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      Abbreviated rules   07/28/2017

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soma

Gunboat 68

54 posts in this topic

looks like there _is_ a forward cockpit - am i right?

 

and daggerboard slots too

 

i thought that at nyyc they said it was a 65...

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looks like there _is_ a forward cockpit - am i right?

 

and daggerboard slots too

 

i thought that at nyyc they said it was a 65...

Forward cockpit is back.

 

Definitely Daggerboards.

 

We always knew it was going to be 65' but didn't want to fill 68'. We kept the accommodations to 65' until the bitter end and then added 3'. It took some discipline. Similar volume to the gunboat 66 but 4 VIP cabins and 2 extra (smaller) cabins.

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i like the forward cockpit

 

the side cockpits like on the bieker look really good - i've never been on that boat - but they give up a lot of interior space, so for something a bit more cruising oriented, the forward cockpit is good

 

i just really like being able to easily go outside where you can get a good view of where you are going - especially at night

 

the 55 with no forward cockpit.., and all the lines lead inside never made sense to me.

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Well done Soma, she's a beauty. I 'll wait for more detailed drawings before asking questions, but I must say that you have a great foundation to build on, I look forward to seeing where it goes from here.

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One feature not pictured is we will be offering tillers with bucket seats aft, a sort of "belt and suspenders" solution. There will still be a forward inside helm, but for those wanting the wind in your face feel you can have both. It's an innovation from within the fleet that is being adopted by others, as well as us.

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There was a big bright yellow cat dowunder with tillers & a bucket seat. It looked very cool. In NZ maybe.

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There was a big bright yellow cat dowunder with tillers & a bucket seat. It looked very cool. In NZ maybe.

 

That's an Outremmer feature afaik.

 

 

Has anyone ever tried a main/boom setup with no clearance over the coachroof to get the A-cat/AC72 endplate effect?

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i like the forward cockpit

 

the side cockpits like on the bieker look really good - i've never been on that boat - but they give up a lot of interior space, so for something a bit more cruising oriented, the forward cockpit is good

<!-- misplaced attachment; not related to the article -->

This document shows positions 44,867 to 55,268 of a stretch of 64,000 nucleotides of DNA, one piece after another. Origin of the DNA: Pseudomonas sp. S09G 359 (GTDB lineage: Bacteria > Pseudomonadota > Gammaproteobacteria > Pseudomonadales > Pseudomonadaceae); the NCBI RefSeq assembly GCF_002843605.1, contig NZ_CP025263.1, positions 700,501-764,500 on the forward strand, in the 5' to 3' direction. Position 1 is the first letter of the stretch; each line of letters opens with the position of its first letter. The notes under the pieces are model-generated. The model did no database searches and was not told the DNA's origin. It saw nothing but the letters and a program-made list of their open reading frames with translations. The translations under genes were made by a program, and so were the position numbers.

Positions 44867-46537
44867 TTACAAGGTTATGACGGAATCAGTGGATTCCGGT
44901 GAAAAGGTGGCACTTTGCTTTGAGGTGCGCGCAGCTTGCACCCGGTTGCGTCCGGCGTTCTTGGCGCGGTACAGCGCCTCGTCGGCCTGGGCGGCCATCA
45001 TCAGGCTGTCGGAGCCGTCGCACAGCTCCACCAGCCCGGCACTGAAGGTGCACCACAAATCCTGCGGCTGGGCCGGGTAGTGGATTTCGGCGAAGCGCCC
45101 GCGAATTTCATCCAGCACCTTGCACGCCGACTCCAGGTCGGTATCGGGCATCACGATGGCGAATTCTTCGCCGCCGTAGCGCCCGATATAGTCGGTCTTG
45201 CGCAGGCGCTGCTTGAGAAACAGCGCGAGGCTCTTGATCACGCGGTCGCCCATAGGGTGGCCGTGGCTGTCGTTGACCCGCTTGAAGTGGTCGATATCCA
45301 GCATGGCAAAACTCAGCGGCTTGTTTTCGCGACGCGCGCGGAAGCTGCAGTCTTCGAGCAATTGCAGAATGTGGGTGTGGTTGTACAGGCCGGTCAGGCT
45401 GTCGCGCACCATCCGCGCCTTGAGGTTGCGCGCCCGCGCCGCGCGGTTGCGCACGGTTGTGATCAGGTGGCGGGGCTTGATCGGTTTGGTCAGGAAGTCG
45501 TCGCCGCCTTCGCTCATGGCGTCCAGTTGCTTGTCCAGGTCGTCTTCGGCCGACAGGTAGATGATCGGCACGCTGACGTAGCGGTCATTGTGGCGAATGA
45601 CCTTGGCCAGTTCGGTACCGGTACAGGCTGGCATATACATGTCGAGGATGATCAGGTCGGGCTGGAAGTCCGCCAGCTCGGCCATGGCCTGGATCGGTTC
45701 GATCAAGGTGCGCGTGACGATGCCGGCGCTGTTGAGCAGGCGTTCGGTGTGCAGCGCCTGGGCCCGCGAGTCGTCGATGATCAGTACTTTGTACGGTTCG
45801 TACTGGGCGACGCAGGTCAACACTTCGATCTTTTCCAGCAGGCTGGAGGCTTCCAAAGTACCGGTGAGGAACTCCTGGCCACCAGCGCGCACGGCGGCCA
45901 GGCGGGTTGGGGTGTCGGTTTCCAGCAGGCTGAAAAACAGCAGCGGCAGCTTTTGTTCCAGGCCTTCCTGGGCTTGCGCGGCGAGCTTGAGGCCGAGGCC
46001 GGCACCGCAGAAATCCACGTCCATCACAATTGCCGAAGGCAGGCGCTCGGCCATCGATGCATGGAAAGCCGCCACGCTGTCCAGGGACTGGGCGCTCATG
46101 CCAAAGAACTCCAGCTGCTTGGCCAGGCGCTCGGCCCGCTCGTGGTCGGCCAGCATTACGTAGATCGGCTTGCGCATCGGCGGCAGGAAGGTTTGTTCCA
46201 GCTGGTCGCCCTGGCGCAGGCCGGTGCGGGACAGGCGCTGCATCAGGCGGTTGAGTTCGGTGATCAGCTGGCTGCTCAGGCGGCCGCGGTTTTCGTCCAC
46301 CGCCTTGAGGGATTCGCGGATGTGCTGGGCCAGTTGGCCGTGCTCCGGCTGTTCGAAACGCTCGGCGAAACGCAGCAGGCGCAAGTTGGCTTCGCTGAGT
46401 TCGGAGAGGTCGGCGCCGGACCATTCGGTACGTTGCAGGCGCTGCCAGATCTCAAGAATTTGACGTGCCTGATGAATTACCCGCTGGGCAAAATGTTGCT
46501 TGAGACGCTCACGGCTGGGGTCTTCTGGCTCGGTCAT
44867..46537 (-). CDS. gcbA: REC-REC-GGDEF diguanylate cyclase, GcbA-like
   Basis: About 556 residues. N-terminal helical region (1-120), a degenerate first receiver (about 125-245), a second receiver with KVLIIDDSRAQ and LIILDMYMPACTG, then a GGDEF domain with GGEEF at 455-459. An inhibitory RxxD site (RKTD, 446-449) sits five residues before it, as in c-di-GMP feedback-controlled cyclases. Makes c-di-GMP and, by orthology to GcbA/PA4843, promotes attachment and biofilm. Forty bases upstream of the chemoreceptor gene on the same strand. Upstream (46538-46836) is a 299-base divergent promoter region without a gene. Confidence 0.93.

i just really like being able to easily go outside where you can get a good view of where you are going - especially at night

 

the 55 with no forward cockpit.., and all the lines lead inside never made sense to me.

Don't want to distract from the thread but drop me a PM if you have actually sailed the 55. Would like to know why you think this.

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I don’t want to create any thread leeway from Soma’s intriguing and promising announcement (and as he now shows also on the Gunboat homepage). But just a quick question: Eastern, please excuse my unfamiliarity with your term ‘endplate effect’. By this do you mean the prevention of lift-draining vortexes at the foot of the mainsail? So the equivalent of modern winglet tips on jet planes? In this case, like what was talked about during the last America’s Cup, with New Zealand having the advantage of a solid deck, but America not? Bringing this back to Gunboat: the 68 is not zero clearance, but would it not be close enough so as to still materially accomplish this effect?


Obviously since you are talking about the boom, you are not referring to the A-cat-like (and G4-like) hull shapes about which Peter J had previously hinted as a next evolution. I acknowledge that I am inept at assessing this attribute from the current (or even future) drawings. Soma, I know that it is still early in the process, but are you able to comment on the actual evolution of the Gunboat hull shapes, in terms of the ultimate goals of both minimising hydraulic resistance, and in enhancing weight bearing when under a powered-up lean? Or should I patiently (oh, but that is hard to be :) ) wait – as Jaybird suggested – for more detailed drawings? Alternatively, please just ignore my question entirely if this is proprietary information.


Thanks.

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Yes that's what he is referring to with end plate effect. I think it's a good idea, but there are some limits (removal of boom = lack of positive rotation in light air, but then you are motor sailing anyway?). It doesn't work if there is a gap between the sail and coach roof/trampoline etc. It needs to be as sealed as possible. The upside is a lower rig center of effort, no boom (thus lighter). Another downside is potentially less rig area up high and controlling the sail shape that low with such a large foot and no boom.

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for a long time windsurfers worried about the end plate effect - a lot of effort was expended designing sails and rigs so that you could "close the gap".., by getting the foot of the sail to touch the board.

 

if you are powered up is is definitely faster to do that.., but it's not like the last inch where you actually close the gap (it's never really fully closed) makes a huge difference.

 

to rake that far back requires harder sheeting and it's not clear which causes which - maybe just the harder sheeting is responsible for the added speed...

 

you don't hear so much talk about it these days.

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i think at NYYC they said 3 years until hull #1 launches - that seems like a long time.., is that still the estimate?

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Just vaporware until one is built. Soma I know you're working hard on it, and I think you guys are set up well to succeed, but it's a long way from renderings to a real boat. Looks awesome though.

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i think at NYYC they said 3 years until hull #1 launches - that seems like a long time.., is that still the estimate?

Target is 26 months from now for hull #1.